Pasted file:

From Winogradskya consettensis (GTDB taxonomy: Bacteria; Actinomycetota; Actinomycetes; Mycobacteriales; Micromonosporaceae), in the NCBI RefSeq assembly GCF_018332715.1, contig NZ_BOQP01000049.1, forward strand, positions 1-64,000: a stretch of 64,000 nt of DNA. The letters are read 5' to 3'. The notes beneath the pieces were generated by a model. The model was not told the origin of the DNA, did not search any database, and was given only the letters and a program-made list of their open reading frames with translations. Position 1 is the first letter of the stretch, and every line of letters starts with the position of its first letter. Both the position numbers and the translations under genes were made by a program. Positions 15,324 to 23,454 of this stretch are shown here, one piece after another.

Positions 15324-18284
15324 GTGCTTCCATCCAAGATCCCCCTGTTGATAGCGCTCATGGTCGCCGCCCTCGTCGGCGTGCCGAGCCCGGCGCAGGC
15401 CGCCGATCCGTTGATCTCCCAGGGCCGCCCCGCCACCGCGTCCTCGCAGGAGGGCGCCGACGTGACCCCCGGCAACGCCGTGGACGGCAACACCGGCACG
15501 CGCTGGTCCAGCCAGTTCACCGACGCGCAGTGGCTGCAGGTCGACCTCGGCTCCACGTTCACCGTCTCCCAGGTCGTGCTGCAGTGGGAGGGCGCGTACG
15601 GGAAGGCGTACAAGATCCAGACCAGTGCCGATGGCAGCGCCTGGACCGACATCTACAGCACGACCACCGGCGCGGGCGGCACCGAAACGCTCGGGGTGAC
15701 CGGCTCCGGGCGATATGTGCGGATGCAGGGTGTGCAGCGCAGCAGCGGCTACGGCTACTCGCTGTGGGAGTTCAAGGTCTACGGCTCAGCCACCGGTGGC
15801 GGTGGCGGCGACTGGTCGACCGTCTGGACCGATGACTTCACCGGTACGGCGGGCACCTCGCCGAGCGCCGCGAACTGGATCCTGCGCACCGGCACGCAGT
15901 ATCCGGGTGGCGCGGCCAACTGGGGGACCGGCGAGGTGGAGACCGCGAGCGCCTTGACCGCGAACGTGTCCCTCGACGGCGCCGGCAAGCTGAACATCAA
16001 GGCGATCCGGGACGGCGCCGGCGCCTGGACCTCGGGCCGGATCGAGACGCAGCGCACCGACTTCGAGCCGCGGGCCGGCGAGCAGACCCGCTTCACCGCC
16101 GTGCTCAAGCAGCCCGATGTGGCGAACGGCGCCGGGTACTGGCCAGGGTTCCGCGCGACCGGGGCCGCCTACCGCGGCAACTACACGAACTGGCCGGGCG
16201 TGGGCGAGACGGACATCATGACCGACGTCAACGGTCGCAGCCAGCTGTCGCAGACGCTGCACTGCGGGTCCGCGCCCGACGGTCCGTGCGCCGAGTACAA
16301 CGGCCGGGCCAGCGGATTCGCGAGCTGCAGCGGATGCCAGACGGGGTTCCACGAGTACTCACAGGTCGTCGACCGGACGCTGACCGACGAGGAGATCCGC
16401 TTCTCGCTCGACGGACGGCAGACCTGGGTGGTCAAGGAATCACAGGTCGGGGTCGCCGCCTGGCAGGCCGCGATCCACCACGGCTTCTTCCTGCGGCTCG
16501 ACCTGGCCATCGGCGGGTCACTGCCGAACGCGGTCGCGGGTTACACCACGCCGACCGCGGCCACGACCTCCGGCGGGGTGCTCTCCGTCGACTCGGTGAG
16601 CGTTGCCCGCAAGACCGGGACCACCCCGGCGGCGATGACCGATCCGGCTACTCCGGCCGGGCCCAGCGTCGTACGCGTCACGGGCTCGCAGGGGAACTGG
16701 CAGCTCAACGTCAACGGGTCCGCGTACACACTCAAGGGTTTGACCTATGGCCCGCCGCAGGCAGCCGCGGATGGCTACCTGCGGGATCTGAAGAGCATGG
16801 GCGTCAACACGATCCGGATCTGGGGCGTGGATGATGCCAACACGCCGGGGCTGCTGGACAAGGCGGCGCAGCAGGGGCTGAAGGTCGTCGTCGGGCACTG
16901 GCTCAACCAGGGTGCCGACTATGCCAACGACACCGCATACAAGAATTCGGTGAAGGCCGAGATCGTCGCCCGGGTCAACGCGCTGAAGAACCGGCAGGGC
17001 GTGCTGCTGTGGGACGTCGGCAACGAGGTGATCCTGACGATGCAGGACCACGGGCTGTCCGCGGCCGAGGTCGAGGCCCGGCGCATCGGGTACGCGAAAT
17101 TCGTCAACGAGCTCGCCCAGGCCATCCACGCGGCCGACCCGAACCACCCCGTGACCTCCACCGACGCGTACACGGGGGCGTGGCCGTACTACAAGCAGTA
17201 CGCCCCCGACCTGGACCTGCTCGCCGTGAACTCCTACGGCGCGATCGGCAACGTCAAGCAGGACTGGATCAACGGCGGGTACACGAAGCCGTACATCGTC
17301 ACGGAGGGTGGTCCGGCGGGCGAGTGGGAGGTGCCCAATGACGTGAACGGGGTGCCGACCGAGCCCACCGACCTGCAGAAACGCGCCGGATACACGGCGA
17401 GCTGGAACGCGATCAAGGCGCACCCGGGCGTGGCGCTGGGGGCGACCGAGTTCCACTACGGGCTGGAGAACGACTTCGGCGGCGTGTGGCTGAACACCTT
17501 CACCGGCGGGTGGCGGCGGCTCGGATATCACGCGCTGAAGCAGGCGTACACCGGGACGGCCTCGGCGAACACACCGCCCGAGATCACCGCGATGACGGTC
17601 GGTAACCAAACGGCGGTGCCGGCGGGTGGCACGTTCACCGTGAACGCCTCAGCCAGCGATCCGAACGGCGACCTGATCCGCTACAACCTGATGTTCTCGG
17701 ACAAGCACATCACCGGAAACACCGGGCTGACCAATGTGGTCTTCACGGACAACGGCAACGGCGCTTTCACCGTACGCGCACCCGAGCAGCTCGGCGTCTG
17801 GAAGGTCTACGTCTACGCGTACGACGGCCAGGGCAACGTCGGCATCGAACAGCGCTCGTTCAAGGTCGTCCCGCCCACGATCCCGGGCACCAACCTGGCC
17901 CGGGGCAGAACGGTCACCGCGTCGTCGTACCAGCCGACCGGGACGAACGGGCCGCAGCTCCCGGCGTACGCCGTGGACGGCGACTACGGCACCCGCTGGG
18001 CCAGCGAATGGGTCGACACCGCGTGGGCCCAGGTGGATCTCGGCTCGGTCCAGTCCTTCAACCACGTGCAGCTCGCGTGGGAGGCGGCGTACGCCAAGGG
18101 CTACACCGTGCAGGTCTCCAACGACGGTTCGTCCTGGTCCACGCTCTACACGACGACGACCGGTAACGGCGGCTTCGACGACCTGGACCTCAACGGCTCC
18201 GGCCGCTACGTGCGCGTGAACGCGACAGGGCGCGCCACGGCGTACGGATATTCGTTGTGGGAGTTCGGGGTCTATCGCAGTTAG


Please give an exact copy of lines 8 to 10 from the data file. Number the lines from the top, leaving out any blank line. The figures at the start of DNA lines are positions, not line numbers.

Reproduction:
15801 GGTGGCGGCGACTGGTCGACCGTCTGGACCGATGACTTCACCGGTACGGCGGGCACCTCGCCGAGCGCCGCGAACTGGATCCTGCGCACCGGCACGCAGT
15901 ATCCGGGTGGCGCGGCCAACTGGGGGACCGGCGAGGTGGAGACCGCGAGCGCCTTGACCGCGAACGTGTCCCTCGACGGCGCCGGCAAGCTGAACATCAA
16001 GGCGATCCGGGACGGCGCCGGCGCCTGGACCTCGGGCCGGATCGAGACGCAGCGCACCGACTTCGAGCCGCGGGCCGGCGAGCAGACCCGCTTCACCGCC